Speaker Marsha Peterson-Maass will be signing copies of her two books – Fundamentals of Genealogy: Basics for Everyone and Fundamentals of Genealogy: Medical Family Tree Workbook.  Genealogy Day participants will have a chance to win two of Marsha’s books, and have them signed during the lunch period from 1-2 pm.  Both Fundamentals of Genealogy titles are discounted 20% for this program, and priced at $20 each.   Cash and check payments are accepted for these items.

Make Your Lunch Orders with Brooks Cafe Today!

Save time standing in line! Order your Genealogy Day Box Lunch today!  Each lunch can be customized to suit your palate as well as your pocketbook.  You can purchase your Brooks Cafe lunch by calling (630) 685-4295 or by e-mail at  The deadline for placing a lunch order is Monday, April 28 at 8 p.m.

Heritage Hash debuts at Genealogy Day

In celebration of our Genealogy Day, Brooks Cafe is offering Heritage Hash, a tasty blend of raisins, sunflower seeds, pretzel balls, bagel chips, sesame sticks, coconut flakes, papaya, pineapple, butterscotch chips, chocolate chips in a 3 oz cup for $2.75.

There are still a few spaces open for genealogy day attendees, and we have three spaces open for society vendor booths.  If you would like to register for Genealogy Day, you can visit our online registration form, or contact the 3rd Floor Reference Desk at (630) 685-4176.

See You At Genealogy Day!


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New Chicago Indexing Projects on Family Search – Workday Wednesday

Attention researchers!  If you’ve been searching for new Chicago genealogy records, there are two amazing record sets available for indexing on FamilySearch right now!

family search projects

If you’re new to online indexing projects, FamilySearch indexing provides volunteers with a unique opportunity to contribute to the processing of genealogical records.  A free online registration, free software download, and a few tutorial videos later, you’re should be ready to participate in an indexing project.  Depending on your geographic research interests, there are collections available for the United States, Canada, Mexico, Europe, South America, and many more locations as well.  You do not need to read or write a second language to participate, but if you have any Spanish, Italian, German, Czech, Polish, Portuguese, French, or Korean language skills, you will definitely want to see what type of projects are available for indexing.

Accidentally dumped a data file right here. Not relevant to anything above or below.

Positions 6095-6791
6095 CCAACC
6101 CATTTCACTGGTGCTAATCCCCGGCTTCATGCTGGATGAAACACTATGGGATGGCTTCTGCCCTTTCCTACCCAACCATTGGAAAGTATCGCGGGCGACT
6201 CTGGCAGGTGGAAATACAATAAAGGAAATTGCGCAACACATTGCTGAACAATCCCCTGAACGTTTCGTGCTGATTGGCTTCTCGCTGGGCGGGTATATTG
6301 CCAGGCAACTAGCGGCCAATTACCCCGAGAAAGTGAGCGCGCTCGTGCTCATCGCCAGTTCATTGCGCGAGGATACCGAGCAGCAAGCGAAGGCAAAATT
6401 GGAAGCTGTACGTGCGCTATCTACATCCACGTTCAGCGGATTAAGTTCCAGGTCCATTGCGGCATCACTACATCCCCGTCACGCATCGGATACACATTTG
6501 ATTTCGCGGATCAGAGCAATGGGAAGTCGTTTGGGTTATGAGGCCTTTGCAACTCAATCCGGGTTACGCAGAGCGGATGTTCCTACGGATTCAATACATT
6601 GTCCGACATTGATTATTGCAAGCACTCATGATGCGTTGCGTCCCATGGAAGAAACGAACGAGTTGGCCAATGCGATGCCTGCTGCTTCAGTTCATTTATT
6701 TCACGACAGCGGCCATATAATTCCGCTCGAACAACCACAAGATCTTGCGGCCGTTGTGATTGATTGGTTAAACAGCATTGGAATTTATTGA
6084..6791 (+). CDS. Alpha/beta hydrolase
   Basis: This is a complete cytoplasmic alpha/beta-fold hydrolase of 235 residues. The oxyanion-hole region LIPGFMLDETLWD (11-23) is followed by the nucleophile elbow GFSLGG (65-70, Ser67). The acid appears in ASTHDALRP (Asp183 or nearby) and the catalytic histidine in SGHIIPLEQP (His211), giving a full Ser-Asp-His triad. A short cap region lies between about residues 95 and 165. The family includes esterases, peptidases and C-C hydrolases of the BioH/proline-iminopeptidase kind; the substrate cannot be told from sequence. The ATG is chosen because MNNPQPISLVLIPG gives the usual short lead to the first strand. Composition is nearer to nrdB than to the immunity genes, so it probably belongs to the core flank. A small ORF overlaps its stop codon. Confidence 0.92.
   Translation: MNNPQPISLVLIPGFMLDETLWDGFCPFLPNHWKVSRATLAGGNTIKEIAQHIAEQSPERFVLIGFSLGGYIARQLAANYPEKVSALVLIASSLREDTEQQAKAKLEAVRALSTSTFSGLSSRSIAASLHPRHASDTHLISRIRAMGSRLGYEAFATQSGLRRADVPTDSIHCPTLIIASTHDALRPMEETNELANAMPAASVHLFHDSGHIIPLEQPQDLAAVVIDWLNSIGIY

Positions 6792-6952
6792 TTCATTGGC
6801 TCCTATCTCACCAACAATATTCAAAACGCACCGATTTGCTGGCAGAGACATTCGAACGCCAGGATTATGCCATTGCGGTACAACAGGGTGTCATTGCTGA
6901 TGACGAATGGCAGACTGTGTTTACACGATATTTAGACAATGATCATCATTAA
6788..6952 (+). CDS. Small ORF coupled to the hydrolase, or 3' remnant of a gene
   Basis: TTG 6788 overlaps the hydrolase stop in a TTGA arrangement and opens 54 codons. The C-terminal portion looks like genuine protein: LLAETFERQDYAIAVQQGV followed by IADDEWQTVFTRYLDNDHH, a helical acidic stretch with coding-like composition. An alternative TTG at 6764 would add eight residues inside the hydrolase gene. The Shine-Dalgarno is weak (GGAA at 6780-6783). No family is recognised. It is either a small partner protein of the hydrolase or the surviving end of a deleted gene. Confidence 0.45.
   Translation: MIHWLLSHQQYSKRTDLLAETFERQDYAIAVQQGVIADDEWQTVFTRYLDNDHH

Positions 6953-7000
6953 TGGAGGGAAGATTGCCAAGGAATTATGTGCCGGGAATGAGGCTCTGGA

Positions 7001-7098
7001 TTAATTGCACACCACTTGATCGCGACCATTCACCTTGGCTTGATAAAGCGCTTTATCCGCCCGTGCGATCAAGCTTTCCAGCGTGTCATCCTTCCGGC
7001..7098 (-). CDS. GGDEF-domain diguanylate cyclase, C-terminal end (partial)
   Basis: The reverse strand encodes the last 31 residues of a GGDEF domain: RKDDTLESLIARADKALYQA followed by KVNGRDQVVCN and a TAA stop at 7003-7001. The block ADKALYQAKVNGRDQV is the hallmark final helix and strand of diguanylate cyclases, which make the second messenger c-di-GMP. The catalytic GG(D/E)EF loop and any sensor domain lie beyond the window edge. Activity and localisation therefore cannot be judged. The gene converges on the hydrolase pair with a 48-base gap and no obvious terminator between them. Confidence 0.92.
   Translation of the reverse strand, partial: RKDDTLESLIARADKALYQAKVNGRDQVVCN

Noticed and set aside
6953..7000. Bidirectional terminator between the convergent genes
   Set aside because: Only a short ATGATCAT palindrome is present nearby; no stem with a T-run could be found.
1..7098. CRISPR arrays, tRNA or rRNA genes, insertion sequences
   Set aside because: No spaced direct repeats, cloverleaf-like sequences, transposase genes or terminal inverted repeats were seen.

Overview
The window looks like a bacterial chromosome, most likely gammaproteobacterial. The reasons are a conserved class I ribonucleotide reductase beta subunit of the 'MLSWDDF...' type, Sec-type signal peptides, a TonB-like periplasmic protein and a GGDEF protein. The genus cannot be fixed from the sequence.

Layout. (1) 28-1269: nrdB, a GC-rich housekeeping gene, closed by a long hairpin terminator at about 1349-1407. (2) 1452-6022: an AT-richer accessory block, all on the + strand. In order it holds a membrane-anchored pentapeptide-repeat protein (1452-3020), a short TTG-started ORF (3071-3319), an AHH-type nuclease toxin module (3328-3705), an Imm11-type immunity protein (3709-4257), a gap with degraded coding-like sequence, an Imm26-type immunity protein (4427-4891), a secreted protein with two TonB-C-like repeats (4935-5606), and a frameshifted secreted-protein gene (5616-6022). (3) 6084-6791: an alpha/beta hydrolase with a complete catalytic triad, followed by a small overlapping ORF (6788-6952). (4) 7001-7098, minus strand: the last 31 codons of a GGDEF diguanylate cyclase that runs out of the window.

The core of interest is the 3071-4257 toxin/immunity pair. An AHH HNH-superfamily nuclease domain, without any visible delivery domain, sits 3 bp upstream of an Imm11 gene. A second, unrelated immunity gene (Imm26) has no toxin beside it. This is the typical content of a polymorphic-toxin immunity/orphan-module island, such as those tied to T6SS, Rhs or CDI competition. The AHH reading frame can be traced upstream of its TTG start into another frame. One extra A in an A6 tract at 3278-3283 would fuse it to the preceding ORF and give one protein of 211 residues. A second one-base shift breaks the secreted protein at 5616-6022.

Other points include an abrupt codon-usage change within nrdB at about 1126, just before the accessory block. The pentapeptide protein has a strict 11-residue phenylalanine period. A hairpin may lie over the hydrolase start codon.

Illinois, Cook County—Deaths, 1959–1994 [Part B] English – 1959–1994 (Intermediate)

Many of these records are type written, clear, and easy to read.  There are few issues with informant signatures, as they can be in various stages of legibility.  You can glean a lot of information from these records, especially employment and cause of death.  In several instances, the work address of the deceased was included in each record. I was able to transcribe multiple batches in a morning, and really enjoyed how each record flowed into the next.  Maybe I missed my calling as a medical clerk.

As an interesting note, when looking at deaths occurring in a hospital, I was really surprised to see a the high number of nurses, admitting clerks, and hospital staff writing providing information as an informant.  In the earlier pre-1959 records, much of the family information had been provided by family members.

Illinois, Chicago—Catholic Church Records, 1833–1910 [Part A] English – 1833-1910 (Advanced)

Yes, a passing knowledge of Latin is helpful, but try this workaround: type the Latin entry texts into Google Translate, and you will see what information is needed for each column.  The advanced level of this project centers on deciphering handwriting and names in a variety of scripts.  It was good to use the Latin I learned in school this semester for the entry information.  On the other hand, I’m still shaky with deciphering handwriting.  With these two factors in mind, I was writing out a majority of the last names listed in each record.  This project took a bit longer than I would have liked, and I needed to take a break in the middle of one of the entries, but on the whole I felt pretty accomplished when I was finished.

What other indexing projects are you working on?  Share your thoughts, project information, or other tips and tidbits here!

See You at the Library!


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Irish Genealogy: Resources for Success! – Tuesday’s Tip

The Fountaindale Public Library District and the Plainfield Public Library District are hosting an evening of Irish genealogical research with the Ulster Historical Foundation on Wednesday, March 12, 2014 from 6-8:30 pm at the Fountaindale Public Library, 300 W. Briarcliff Road in Bolingbrook, IL.

irelandmapThe Ulster Historical Foundation, which is based in Belfast, Ireland will be making two stops in the Chicago area during their  Genealogical Lecture Tour of the US in March.

During their evening visit at the Fountaindale Public Library The Ulster Historical Foundation will feature a three-part lecture based program will feature three outstanding sessions –

  • Introduction to Irish and Scots-Irish Family History Research,
  • Records Relating to the Different Churches in Ireland, and
  • Using land valuation records including Griffith Valuation and Tithe Applotment

This event is free and open to the public with no registration required.  Call the library at (630) 685-4201 or visit the event website for more information.

See You At The Library!


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Genealogy Day 2014: Pinning Down the People, Papers, and Places of your Past – Wisdom Wednesday